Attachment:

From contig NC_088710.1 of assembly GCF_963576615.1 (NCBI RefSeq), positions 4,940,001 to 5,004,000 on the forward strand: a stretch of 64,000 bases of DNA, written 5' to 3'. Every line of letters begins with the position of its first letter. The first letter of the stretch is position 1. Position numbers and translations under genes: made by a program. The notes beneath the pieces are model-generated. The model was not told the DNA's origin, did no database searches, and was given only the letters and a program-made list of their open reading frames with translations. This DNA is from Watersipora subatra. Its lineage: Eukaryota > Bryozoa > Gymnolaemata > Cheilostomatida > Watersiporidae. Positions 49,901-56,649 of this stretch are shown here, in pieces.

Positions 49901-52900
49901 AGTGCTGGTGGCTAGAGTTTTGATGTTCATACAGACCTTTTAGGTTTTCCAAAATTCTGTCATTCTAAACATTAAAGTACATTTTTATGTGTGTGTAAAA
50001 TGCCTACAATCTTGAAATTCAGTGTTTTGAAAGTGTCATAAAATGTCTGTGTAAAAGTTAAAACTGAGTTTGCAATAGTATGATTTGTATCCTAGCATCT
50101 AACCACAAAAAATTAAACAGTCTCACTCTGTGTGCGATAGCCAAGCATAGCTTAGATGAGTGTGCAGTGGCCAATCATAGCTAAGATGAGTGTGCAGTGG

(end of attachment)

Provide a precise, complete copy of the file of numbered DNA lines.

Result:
From contig NC_088710.1 of assembly GCF_963576615.1 (NCBI RefSeq), positions 4,940,001 to 5,004,000 on the forward strand: a stretch of 64,000 bases of DNA, written 5' to 3'. Every line of letters begins with the position of its first letter. The first letter of the stretch is position 1. Position numbers and translations under genes: made by a program. The notes beneath the pieces are model-generated. The model was not told the DNA's origin, did no database searches, and was given only the letters and a program-made list of their open reading frames with translations. This DNA is from Watersipora subatra. Its lineage: Eukaryota > Bryozoa > Gymnolaemata > Cheilostomatida > Watersiporidae. Positions 49,901-56,649 of this stretch are shown here, in pieces.

Positions 49901-52900
49901 AGTGCTGGTGGCTAGAGTTTTGATGTTCATACAGACCTTTTAGGTTTTCCAAAATTCTGTCATTCTAAACATTAAAGTACATTTTTATGTGTGTGTAAAA
50001 TGCCTACAATCTTGAAATTCAGTGTTTTGAAAGTGTCATAAAATGTCTGTGTAAAAGTTAAAACTGAGTTTGCAATAGTATGATTTGTATCCTAGCATCT
50101 AACCACAAAAAATTAAACAGTCTCACTCTGTGTGCGATAGCCAAGCATAGCTTAGATGAGTGTGCAGTGGCCAATCATAGCTAAGATGAGTGTGCAGTGG